He asserted that the program helps tremendously with employee retention because it, “provides associates with a clear understanding of advancement opportunities and the skills required to take advantage of [them],” adding that performance alignment is tailored to each individual and addresses both personal and company goals.
Addressing the impacts of labor shortages isn’t just about looking for and retaining talent, however. Kaufman said a continual exploration of new geographic regions also helps the firm address market fluctuations and access new talent. The company recently retained a full-time, in-house recruiter whose sole focus is finding talent that matches company projects and finding ways to be more innovative in searching out that talent.
“The industry landscape is ever-changing and, therefore, exciting,” said Kaufman. “We maintain a laser focus on continuous improvement and career building for all our associates, while also paying attention to the level of service we provide our clients.”
Kaufman Lynn’s reputation aided in the firm’s winning the 2010 project to restore Miami’s historic Freedom Tower—a trophy win. Built in 1925, the tower’s current owner, Miami Dade College, hired Kaufman Lynn to provide a top-to-bottom restoration of the national historic landmark that included the exterior and interior of the building.
“Due to the requirement to preserve the historic integrity of the building, we had to refabricate the construction materials to match the [building’s] original elements,” Kaufman said.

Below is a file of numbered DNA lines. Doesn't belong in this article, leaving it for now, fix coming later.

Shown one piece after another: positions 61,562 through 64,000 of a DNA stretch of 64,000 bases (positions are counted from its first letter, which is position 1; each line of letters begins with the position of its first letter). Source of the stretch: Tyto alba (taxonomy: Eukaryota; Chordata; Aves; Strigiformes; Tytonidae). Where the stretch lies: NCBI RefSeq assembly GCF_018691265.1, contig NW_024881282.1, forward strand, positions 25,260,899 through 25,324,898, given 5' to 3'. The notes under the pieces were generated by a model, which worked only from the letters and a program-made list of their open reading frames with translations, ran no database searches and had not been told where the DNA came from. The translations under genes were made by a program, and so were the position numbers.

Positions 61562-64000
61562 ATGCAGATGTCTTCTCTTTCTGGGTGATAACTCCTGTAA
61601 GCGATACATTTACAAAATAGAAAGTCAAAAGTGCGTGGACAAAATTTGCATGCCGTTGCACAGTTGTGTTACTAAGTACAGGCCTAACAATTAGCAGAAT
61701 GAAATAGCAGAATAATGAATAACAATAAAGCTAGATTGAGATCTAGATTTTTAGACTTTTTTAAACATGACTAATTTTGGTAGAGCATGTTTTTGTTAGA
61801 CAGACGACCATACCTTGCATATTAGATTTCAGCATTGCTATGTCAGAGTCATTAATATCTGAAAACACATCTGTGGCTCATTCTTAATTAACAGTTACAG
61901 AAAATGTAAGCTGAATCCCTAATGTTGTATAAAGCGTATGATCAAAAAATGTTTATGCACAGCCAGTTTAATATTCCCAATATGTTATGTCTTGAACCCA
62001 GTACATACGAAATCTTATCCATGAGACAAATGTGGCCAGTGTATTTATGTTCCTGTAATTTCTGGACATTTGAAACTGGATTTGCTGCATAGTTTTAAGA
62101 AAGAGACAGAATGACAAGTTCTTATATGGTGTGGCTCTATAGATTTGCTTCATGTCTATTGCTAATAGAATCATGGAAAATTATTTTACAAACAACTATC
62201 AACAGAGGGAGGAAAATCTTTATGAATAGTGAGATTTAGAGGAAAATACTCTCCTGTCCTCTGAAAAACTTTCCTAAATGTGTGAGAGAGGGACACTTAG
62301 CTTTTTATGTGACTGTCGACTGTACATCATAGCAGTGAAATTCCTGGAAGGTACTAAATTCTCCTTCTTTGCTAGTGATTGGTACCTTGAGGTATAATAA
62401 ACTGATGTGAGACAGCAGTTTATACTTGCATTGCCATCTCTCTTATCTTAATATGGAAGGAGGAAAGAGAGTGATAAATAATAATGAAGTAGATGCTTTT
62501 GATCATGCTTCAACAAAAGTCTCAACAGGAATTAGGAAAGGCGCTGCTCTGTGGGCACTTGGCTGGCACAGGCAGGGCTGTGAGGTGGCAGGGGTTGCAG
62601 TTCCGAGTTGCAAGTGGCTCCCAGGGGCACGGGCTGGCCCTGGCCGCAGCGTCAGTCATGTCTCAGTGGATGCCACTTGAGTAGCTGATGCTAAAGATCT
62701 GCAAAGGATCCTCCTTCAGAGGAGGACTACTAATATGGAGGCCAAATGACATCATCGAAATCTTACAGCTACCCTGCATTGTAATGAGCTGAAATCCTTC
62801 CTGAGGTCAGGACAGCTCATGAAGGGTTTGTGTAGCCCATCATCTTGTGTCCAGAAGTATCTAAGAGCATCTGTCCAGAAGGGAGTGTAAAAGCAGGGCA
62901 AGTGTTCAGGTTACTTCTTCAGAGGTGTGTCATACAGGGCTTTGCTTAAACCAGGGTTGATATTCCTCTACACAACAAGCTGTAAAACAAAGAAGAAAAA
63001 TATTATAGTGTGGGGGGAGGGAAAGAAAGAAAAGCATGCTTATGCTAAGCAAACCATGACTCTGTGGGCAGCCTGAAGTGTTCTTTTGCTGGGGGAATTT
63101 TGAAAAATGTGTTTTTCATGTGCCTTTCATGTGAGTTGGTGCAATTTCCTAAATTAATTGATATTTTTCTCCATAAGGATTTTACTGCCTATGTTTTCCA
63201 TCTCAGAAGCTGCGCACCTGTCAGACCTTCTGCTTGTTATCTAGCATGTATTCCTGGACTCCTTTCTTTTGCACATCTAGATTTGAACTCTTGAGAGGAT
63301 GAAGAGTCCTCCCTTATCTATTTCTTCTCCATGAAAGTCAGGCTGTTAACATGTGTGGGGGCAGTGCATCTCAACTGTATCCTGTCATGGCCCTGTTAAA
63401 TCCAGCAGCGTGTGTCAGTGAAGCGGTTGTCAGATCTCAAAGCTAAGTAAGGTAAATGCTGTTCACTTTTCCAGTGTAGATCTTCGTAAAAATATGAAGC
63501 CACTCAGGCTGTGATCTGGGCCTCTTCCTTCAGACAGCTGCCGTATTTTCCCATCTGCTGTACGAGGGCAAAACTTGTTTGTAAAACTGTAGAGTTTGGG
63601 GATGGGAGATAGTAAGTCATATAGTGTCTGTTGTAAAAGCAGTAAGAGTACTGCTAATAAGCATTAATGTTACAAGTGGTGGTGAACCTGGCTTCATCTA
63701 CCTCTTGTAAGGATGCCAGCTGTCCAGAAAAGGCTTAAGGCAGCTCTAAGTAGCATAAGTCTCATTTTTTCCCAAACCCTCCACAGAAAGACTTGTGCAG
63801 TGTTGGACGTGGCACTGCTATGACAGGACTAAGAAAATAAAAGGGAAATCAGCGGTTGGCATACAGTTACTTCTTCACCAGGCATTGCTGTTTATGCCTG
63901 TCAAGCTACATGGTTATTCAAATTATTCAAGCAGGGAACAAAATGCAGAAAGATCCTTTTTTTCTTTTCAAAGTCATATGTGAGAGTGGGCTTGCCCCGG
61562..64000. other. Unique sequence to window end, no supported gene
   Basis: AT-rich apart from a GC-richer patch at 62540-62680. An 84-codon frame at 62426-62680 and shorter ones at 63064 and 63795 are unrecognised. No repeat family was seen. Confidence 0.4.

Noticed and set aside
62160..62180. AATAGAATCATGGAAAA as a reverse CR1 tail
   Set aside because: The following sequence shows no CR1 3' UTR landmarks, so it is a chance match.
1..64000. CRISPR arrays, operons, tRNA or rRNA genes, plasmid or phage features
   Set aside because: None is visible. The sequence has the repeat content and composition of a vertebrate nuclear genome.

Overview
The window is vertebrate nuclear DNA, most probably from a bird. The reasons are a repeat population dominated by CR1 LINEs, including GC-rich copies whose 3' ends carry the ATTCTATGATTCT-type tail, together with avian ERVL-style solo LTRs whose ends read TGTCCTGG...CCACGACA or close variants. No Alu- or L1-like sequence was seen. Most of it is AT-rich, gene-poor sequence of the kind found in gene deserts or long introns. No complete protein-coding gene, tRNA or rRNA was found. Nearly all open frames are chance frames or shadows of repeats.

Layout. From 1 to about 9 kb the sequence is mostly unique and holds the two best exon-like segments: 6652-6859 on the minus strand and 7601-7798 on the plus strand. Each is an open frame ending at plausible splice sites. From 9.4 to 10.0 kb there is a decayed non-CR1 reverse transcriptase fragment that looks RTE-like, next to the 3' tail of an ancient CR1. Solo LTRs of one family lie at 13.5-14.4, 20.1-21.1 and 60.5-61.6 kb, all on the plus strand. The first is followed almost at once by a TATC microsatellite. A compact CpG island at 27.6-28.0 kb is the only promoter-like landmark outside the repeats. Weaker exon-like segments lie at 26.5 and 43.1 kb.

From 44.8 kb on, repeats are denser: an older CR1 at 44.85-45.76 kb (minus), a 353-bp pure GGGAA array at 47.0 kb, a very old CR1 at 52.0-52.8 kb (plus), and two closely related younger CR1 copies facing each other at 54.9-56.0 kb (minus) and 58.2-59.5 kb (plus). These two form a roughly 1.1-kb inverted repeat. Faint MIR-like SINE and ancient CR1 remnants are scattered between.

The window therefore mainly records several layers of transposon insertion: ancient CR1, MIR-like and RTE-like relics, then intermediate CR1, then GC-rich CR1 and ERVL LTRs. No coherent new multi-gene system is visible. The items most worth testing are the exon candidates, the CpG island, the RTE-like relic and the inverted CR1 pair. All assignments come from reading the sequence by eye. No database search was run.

The restoration covered 90,000 square feet, including art galleries and a ballroom. The completed project won recognition from Engineering News-Record as the best renovation/restoration project in the country in 2013. Such accolades have won Kaufman Lynn business- and revenue-expanding projects like the $150-million expansion of automotive giant J.M. Family Enterprises’ Deerfield Beach campus.
“Succeeding over 30 years isn’t easy,” Kaufman said. “It requires strong talent, solid relationships, a continual focus on safety, and a commitment to customer satisfaction on every project, whether large or small.”
Reflecting on how his company has come so far in three decades and how he has survived the ups and downs of markets, he said, “Construction isn’t for the faint of heart. To survive and excel, you must know your numbers, be prepared for economic upheaval and never compromise your integrity.”